Advocacy in action: Fixing prior authorization

UPDATED . 4 MIN READ

Prior authorization is a health plan cost-control process that AMA survey research shows leads to delayed and abandoned care, negatively affecting patient outcomes. The average physician practice completes 45 prior authorizations per physician, per week, and doctors and their staff spend nearly two business days a week completing such authorizations.

AMA Recovery Plan for America’s Physicians

After fighting for physicians during the pandemic, the AMA is taking on the next extraordinary challenge: Renewing the nation’s commitment to physicians.

More than nine in 10 physicians (94%) report care delays while waiting for insurers to authorize necessary care, and 80% say prior authorization can lead to treatment abandonment. 

One-third (33%) of physicians report that prior authorization has led to a serious adverse event. This includes hospitalization (25%) or disability or even death (9%) for a patient in their care.  

Meanwhile, 31% of physicians report that prior authorization criteria are rarely or never evidence-based, with 89% saying prior authorization has a negative impact on patients’ clinical outcomes.

Prior authorization is overused, costly, inefficient, opaque and responsible for patient care delays. That’s why we’re standing up to insurance companies to eliminate care delays, patient harm and practice hassles, and why fixing prior authorization is a critical component of the AMA Recovery Plan for America’s Physicians

The AMA wants to: 

  • Cut the overall volume of prior authorizations. 
  • Increase transparency of requirements. 
  • Promote automation. 
  • Ensure timely care for patients.

The AMA supports these reforms: 

  • Volume reduction solutions such as the elimination of prior authorization requirements for regularly approved care, gold-carding programs and other exemption programs.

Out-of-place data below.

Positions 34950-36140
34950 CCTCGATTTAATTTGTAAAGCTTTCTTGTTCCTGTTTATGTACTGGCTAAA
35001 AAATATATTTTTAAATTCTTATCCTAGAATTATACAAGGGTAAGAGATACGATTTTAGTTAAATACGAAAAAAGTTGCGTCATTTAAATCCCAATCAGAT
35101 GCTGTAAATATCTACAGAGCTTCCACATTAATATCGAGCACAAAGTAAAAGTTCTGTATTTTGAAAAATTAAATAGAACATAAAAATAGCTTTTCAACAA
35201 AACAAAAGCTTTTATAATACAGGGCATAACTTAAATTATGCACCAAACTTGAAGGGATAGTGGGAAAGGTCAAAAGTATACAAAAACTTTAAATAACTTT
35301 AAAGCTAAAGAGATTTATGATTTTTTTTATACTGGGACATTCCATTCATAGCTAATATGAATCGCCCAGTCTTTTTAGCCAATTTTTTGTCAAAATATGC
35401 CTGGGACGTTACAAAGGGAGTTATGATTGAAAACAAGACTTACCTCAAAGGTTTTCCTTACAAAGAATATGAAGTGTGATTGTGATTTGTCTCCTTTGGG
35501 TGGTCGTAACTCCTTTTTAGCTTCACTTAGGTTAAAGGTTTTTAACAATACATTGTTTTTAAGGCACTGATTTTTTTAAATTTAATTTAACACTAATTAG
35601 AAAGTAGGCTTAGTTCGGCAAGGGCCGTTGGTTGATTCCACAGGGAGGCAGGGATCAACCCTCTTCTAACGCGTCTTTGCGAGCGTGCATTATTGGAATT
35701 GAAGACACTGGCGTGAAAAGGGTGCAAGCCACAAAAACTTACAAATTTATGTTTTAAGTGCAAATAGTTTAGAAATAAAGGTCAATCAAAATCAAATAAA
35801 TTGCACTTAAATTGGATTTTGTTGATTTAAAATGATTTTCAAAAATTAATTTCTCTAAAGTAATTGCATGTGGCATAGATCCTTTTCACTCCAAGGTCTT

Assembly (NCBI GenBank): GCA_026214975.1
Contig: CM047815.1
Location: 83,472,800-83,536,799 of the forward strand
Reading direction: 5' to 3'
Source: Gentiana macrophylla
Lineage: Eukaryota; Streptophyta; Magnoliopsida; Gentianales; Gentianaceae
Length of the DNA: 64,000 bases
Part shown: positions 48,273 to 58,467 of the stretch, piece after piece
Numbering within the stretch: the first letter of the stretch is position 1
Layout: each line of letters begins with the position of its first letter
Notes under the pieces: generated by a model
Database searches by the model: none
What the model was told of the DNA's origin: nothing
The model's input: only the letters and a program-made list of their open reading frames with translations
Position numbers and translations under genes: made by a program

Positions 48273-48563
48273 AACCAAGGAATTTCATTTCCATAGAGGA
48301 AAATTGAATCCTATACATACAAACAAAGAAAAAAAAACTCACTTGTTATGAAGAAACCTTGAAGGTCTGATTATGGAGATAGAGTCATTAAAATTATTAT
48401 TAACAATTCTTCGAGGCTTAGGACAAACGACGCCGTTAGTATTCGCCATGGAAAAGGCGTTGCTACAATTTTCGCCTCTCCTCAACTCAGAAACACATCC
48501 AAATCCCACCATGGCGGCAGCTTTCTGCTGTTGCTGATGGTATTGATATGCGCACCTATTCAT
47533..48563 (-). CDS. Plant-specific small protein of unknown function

• Establish quick response times (24 hours for urgent, 48 hours for nonurgent care).  
  • Adverse determinations should be made only by a physician licensed in the state and of the same specialty that typically manages the patient’s condition. 
  • Prohibit retroactive denials if care is preauthorized. 
  • Make each prior authorization valid for at least one year, regardless of dose changes. For patients with chronic conditions, the prior authorization should be valid for the length of treatment.  
  • Require public release of insurers’ prior authorization data by drug, service, and device as it relates to approvals, denials, appeals, wait times and more.  
  • Prohibiting plans from requiring prior authorizations when patients switch plans before they can get coverage for ongoing care. 

Learn about the AMA’s prior-authorization reform initiatives

The AMA has: 

  • Secured a rule with the Centers for Medicare & Medicaid Services (CMS) that will lead to an estimated $15 billion in savings for physician practices over 10 years by requiring health plans to offer electronic prior authorization technology that integrates with EHRs.
  • Helped cut patient care delays and improve health plan transparency through the same CMS rule, which reduces the timeframes for prior authorization decisions and requires plans to publicly report prior authorization metrics.
  • Achieved finalization of Centers of Medicare & Medicaid Services (CMS) regulation that right-sizes prior authorization in Medicare Advantage plans by ensuring continuity of care, improving the clinical validity of coverage criteria, increasing transparency of health plans’ processes and reducing care disruptions.
  • Supported recent passage of reform laws in nine states with resources, model legislation, data and coalition building.

The AMA is working to: 

  • Support nearly 20 states in their efforts to enact reform laws in 2023.

Visit AMA Advocacy in Action to learn more about the advocacy priorities the AMA is actively working on.

The AMA works to generate support for policies critical to the nation’s health care system—and we can’t do it without your help. Learn more about ways to get involved with AMA advocacy.

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